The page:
Months after the deadly lapses in the program were revealed in the U.S. media — prompting congressional hearings and the reassignment of the acting chief of the Bureau of Alcohol, Tobacco, Firearms and Explosives — top Mexican officials say American authorities have still not offered them a proper accounting of what went wrong.
Marisela Morales, Mexico’s attorney general and a longtime favorite of American law enforcement agents in Mexico, told The Times that she first learned about Fast and Furious from news reports. And to this day, she said, U.S. officials have not briefed her on the operation gone awry, nor have they apologized.
“At no time did we know or were we made aware that there might have been arms trafficking permitted,” Morales, Mexico’s highest-ranking law enforcement official, said in a recent interview. “In no way would we have allowed it, because it is an attack on the safety of Mexicans.”
This must be some of that “smart power” we were told the International Man of Mystery in the White House would project around the globe, to repair America’s tattered reputation.
Quite a few of the Mexican citizens who found themselves on the wrong end of Fast and Furious guns were members of law enforcement and the military. The L.A. Times recounts one such incident:
On May 24, a helicopter ferrying Mexican federal police during an operation in the western state of Michoacan was forced to land after bullets from a powerful Barrett .50-caliber rifle pierced its fuselage and armor-reinforced windshield. Three officers were wounded.
Authorities later captured dozens of drug gang gunmen involved in the attack and seized 70 weapons, including a Barrett rifle, according to a report by U.S. congressional committees. Some of the guns were traced to Fast and Furious.
The Mexican government wasn’t kept out of the loop by mistake. It was a matter of deliberate Obama Administration policy:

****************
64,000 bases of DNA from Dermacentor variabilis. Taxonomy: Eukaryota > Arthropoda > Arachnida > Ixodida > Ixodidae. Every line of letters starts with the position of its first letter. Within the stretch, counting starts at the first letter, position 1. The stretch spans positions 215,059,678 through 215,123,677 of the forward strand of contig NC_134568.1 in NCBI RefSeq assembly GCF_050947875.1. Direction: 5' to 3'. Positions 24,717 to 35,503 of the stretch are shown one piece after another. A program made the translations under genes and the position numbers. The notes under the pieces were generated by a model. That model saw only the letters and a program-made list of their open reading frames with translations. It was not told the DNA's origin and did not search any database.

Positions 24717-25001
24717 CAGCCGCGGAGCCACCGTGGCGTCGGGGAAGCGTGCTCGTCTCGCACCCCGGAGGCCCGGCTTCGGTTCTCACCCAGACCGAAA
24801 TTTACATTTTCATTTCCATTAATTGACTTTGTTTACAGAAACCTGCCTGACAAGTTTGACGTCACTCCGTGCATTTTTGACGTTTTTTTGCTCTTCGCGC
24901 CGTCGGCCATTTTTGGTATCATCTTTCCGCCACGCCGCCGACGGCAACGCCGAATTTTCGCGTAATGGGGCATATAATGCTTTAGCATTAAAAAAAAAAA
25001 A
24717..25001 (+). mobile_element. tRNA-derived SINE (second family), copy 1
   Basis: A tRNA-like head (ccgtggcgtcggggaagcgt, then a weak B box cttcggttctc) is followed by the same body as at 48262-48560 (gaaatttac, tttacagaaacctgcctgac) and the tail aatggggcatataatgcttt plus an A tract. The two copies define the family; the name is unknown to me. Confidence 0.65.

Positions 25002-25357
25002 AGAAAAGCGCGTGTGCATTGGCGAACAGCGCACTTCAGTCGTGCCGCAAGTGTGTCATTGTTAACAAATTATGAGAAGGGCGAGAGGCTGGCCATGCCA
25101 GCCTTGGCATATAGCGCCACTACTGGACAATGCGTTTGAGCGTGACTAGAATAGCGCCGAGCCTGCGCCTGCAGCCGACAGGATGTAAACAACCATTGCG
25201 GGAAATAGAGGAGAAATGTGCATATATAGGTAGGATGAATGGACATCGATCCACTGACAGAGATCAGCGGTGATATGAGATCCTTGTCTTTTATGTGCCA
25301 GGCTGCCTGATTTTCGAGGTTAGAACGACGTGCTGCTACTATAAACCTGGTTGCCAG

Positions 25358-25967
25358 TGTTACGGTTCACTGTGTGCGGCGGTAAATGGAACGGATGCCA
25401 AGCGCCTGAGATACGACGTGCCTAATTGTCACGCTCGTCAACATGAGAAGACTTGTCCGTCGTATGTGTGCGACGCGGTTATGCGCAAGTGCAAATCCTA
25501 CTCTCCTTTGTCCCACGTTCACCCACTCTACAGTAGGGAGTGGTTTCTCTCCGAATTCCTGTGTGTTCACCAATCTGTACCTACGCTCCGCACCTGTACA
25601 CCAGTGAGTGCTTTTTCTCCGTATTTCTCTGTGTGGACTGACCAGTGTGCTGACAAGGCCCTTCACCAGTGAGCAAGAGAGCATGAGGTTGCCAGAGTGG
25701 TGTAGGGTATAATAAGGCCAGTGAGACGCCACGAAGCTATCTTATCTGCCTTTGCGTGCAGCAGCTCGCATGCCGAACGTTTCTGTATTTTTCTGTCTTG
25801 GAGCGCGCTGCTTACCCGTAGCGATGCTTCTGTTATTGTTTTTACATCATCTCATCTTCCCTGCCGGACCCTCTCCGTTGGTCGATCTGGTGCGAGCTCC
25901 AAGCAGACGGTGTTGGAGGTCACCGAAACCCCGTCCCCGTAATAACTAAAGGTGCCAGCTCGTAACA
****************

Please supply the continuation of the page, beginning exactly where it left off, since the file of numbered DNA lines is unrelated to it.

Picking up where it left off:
Email traffic and U.S. congressional testimony by ATF agents and others make clear that American officials purposefully concealed from Mexico’s government details of the operation, launched in November 2009 by the ATF field offices in Arizona and New Mexico.
In March 2010, with a growing number of guns lost or showing up at crime scenes in Mexico, ATF officials convened an “emergency briefing” to figure out a way to shut down Fast and Furious. Instead, they decided to keep it going and continue to leave Mexico out of the loop.
Just to make sure the heavily-armed cat was kept in the bag, the Administration made sure the U.S. embassy and Mexican ATF office were “also kept in the dark.”
You can see why the Mexican government might be growing a bit crabby about getting shoved into voice mail when they call Washington to ask about a covert U.S. government program that put heavy weapons into the hands of terrorists who want to topple them. A less polite government might use terms like “act of war.”
I’m sure the Mexicans will have their answers, once the full-court media press squeezes some answers about this astonishing scandal out of the Administration. I’m sure that pressure will be coming soon from a media that went berserk and provided wall-to-wall coverage of far less serious matters, like Iran-Contra and Watergate. Instead of cooking up new trillion-dollar tax schemes, President Obama should spend his time answering tough questions about this, and many other, scandals.
As Heritage Foundation communications director Rory Cooper noted via Twitter this morning: “Media hasn’t asked White House about Fast and Furious since JULY 5. Not in one briefing. I have questions, do you?” That was 77 days ago. The L.A. Times and CBS News are virtually alone in providing comprehensive mainstream-media coverage of the “Gun Walker” outrage. At what point does the remarkable media ignorance of this historic scandal become impossible to regard as anything less than willing co-operation in the cover-up?